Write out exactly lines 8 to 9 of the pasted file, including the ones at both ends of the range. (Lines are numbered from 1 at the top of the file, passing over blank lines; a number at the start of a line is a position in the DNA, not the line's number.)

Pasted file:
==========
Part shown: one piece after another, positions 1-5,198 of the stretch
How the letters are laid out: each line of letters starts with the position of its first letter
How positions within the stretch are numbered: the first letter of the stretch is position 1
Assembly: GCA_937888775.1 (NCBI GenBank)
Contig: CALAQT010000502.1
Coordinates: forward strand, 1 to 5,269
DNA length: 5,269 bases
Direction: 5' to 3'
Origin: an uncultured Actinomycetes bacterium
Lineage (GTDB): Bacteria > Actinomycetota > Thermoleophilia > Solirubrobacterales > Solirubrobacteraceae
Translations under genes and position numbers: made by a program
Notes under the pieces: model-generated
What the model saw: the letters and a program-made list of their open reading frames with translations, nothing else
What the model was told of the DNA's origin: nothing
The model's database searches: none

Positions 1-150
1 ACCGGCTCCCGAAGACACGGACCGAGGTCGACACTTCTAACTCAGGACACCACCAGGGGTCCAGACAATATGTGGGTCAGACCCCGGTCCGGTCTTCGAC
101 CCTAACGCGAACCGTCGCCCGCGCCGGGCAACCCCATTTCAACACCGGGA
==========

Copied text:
Direction: 5' to 3'
Origin: an uncultured Actinomycetes bacterium